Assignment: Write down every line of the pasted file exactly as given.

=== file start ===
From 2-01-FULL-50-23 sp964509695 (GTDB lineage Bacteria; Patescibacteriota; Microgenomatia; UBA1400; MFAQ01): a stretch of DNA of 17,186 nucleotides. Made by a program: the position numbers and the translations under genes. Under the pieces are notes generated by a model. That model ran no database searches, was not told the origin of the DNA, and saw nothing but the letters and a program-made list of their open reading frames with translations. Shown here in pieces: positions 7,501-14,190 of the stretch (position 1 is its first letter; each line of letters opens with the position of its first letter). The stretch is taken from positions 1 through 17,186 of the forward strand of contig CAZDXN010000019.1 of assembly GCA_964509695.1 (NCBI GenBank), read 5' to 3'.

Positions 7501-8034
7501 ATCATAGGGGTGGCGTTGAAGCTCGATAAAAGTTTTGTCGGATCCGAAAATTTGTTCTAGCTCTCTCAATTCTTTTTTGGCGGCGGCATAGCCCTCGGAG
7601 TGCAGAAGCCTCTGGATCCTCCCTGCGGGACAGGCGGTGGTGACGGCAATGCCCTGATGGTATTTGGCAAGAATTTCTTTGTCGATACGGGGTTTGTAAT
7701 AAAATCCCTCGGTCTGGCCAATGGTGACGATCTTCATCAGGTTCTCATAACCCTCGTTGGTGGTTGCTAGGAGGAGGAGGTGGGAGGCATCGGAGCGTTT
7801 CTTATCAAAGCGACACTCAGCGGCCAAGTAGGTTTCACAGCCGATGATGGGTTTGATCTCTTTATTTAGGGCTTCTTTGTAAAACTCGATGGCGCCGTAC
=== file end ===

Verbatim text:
From 2-01-FULL-50-23 sp964509695 (GTDB lineage Bacteria; Patescibacteriota; Microgenomatia; UBA1400; MFAQ01): a stretch of DNA of 17,186 nucleotides. Made by a program: the position numbers and the translations under genes. Under the pieces are notes generated by a model. That model ran no database searches, was not told the origin of the DNA, and saw nothing but the letters and a program-made list of their open reading frames with translations. Shown here in pieces: positions 7,501-14,190 of the stretch (position 1 is its first letter; each line of letters opens with the position of its first letter). The stretch is taken from positions 1 through 17,186 of the forward strand of contig CAZDXN010000019.1 of assembly GCA_964509695.1 (NCBI GenBank), read 5' to 3'.

Positions 7501-8034
7501 ATCATAGGGGTGGCGTTGAAGCTCGATAAAAGTTTTGTCGGATCCGAAAATTTGTTCTAGCTCTCTCAATTCTTTTTTGGCGGCGGCATAGCCCTCGGAG
7601 TGCAGAAGCCTCTGGATCCTCCCTGCGGGACAGGCGGTGGTGACGGCAATGCCCTGATGGTATTTGGCAAGAATTTCTTTGTCGATACGGGGTTTGTAAT
7701 AAAATCCCTCGGTCTGGCCAATGGTGACGATCTTCATCAGGTTCTCATAACCCTCGTTGGTGGTTGCTAGGAGGAGGAGGTGGGAGGCATCGGAGCGTTT
7801 CTTATCAAAGCGACACTCAGCGGCCAAGTAGGTTTCACAGCCGATGATGGGTTTGATCTCTTTATTTAGGGCTTCTTTGTAAAACTCGATGGCGCCGTAC